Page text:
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Written by Marian Botsford Fraser, Chair of the Writers in Prison Committee (WiPC)

3 March 2012

On a bone-biting cold Saturday afternoon in Toronto, I’ve come to meet Zarganar, the Burmese comedian, poet and activist who has been on and off, on and finally off again, the WiPC main case list for more than twenty years…

Don’t Wake Him Up

When will the door finally click open?
They won’t let me know. Never mind
As long as my heart still beats,
I’ll be free some day…

Zarganar and Marian Botsford Fraser, Toronto, Canada, 3 March 2012 - photo by Jim Ryce
In October last year, the door did finally click open for Zarganar, the author of that poem, then in the fourth year of a sentence that began in August 2008 as 45 years, was immediately extended to 59 years, and then reduced…to 35 years. That poem was written during his first extended prison term; between 1989 and 1994 he spent four years in solitary confinement in Rangoon’s Insein Prison, where he scratched poems on the floor of his cell with shards of broken pottery, before committing them to memory. His most recent sentence was served in a distant northern prison; he was arrested in June, 2008 for criticizing the Myanmar junta’s response to cyclone Nargis. (He’d mobilized more than 400 entertainers to deliver aid to the residents of Irrawaddy Delta).
Photo: Zarganar and marian Botsford Fraser, Toronto, Canada, 3 March 2012 – by Jim Ryce

In October, Zarganar was released as part of a general amnesty. But he says, “I was released but I’m not free.” For one thing, his sentence was only suspended. For another, by his count there are still 324 political prisoners, for whom he campaigns incessantly. But at 51 years of age, Zarganar has just obtained his first passport and is permitted to travel.

It’s showtime, he says.

In the past couple of weeks, he’s been in Washington, Ottawa, Toronto, New York, doing media, meeting with Burmese activists, meeting politicians (Hilary Rodham Clinton, Canada’s Minister of Foreign Affairs, John Baird) and doing public events, speaking about the upcoming by-elections in Myanmar, on April 1st. “The fools’ election,” he says. Zarganar’s humour is irrepressible. Today, he is doing two events in Toronto, this one called “Conversations with Zarganar” jointly organized by PEN Canada, Amnesty and Ryerson University. Many in the crowd heard him read a single poem two nights ago, and will follow him to the next event at University of Toronto.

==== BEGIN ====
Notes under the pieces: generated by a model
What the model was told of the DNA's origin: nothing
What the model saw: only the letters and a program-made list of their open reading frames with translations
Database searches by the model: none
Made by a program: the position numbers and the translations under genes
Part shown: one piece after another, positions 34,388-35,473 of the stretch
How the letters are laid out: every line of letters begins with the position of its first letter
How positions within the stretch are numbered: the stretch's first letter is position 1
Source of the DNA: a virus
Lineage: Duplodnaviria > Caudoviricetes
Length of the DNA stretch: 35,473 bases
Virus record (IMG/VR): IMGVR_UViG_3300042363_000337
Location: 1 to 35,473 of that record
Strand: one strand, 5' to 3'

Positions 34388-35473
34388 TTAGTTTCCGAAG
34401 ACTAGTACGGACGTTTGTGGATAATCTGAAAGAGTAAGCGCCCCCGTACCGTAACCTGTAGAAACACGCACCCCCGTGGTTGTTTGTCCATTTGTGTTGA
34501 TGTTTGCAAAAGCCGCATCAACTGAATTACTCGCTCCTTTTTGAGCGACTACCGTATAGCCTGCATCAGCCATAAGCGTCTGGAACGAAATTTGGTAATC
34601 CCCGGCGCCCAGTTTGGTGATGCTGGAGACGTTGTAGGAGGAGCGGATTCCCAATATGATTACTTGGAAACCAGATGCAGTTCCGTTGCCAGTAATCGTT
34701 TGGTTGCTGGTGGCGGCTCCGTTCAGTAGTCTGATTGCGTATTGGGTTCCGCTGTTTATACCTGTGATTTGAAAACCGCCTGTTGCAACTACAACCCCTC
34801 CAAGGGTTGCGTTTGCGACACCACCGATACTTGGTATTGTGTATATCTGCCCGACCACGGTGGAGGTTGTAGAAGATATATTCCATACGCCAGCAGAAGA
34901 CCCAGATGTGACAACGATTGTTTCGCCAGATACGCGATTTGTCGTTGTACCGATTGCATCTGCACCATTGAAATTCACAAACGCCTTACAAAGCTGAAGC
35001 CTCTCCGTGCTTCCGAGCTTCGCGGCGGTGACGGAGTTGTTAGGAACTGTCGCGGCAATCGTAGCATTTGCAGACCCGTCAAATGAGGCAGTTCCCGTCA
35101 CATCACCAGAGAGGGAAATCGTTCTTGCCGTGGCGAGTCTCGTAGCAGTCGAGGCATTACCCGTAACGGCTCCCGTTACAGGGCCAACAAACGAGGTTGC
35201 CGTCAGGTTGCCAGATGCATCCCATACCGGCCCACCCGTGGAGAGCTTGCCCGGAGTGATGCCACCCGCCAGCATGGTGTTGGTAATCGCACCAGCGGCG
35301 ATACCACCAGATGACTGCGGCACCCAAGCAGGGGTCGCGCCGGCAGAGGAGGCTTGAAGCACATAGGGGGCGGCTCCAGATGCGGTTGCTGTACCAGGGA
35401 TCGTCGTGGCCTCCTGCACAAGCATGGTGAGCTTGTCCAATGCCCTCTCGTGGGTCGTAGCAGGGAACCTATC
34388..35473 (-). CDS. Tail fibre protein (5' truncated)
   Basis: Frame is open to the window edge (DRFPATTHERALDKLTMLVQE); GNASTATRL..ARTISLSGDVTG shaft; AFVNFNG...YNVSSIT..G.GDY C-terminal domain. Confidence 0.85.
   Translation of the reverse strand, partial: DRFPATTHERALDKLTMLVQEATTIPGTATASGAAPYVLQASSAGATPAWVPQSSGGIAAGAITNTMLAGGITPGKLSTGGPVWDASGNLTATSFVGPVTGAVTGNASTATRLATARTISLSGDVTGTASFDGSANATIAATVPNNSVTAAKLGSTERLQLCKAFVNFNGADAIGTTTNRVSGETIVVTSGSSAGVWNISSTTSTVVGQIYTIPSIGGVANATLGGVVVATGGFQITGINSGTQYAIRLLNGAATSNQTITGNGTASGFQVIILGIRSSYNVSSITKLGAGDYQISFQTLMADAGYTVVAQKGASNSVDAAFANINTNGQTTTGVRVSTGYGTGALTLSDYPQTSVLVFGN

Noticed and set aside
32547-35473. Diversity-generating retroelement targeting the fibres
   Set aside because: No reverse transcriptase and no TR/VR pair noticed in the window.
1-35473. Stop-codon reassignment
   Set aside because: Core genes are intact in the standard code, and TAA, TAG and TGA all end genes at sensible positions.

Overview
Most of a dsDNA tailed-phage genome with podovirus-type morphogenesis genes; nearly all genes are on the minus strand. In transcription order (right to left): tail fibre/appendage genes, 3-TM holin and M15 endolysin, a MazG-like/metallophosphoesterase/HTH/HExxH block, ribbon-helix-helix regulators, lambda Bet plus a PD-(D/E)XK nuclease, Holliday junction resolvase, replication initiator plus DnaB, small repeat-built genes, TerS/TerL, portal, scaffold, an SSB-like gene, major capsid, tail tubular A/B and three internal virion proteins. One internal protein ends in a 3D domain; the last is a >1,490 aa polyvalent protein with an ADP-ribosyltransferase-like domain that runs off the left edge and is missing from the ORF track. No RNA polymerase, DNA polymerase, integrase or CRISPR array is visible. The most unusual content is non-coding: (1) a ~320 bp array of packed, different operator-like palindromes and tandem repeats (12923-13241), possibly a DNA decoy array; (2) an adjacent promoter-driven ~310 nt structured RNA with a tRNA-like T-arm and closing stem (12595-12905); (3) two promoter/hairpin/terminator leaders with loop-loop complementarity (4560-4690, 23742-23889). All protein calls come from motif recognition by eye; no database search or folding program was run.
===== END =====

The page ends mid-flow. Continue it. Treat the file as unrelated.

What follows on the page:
He is charismatic, graceful, funny. He has the strong, resonant voice of a performer. He speaks confident, lively English, but just in case, his best friend from kindergarten is sitting in the front row, and is quick to supply a missing word or number. He is candid about his fears and his concerns. The first step is the by-elections; they are only a “narrow opportunity,” but we must enter that way. Then there’s the puzzle, if all continues to go well, of what kind of democracy is right for Burma. He asks us to teach the military that federalism (a goal of some of Burma’s ethnic groups) is not the same as separatism…and then laughs and says, but really, I too know nothing about federalism; teach me about federalism. (It occurs to me that Canadians could also share some jokes with him about federalism.) He is worried about the health of Daw Aung San Suu Kyi, with whom he often meets, for breakfast, or late in the day. She is exhausted by the campaigning.

This is a time of cautious optimism.

He tells this story: early in this recent prison term, during the rainy season, when it was very hot, he was suffering from hypertension. He passed out, and was unconscious for about three hours. It was night, the guards were gone, no one could open the cells or call a doctor. It was ten hours before a doctor came; he was hospitalized. When he returned to his cell (days later?), there were forty-nine postcards from supporters around the world. One of them was a caricature of him, drawn by an eight-year-old boy, with three words on it: Release Zarganar Soon. He dug a hole in the dirt floor of his cell and hid the cards. Tomorrow in New York, he will meet that boy, who is now eleven years old.

Zarganar and I also chatted briefly, and he talked about getting the news that he had been awarded the PEN Canada One Humanity Prize, in 2008. Watch the video below.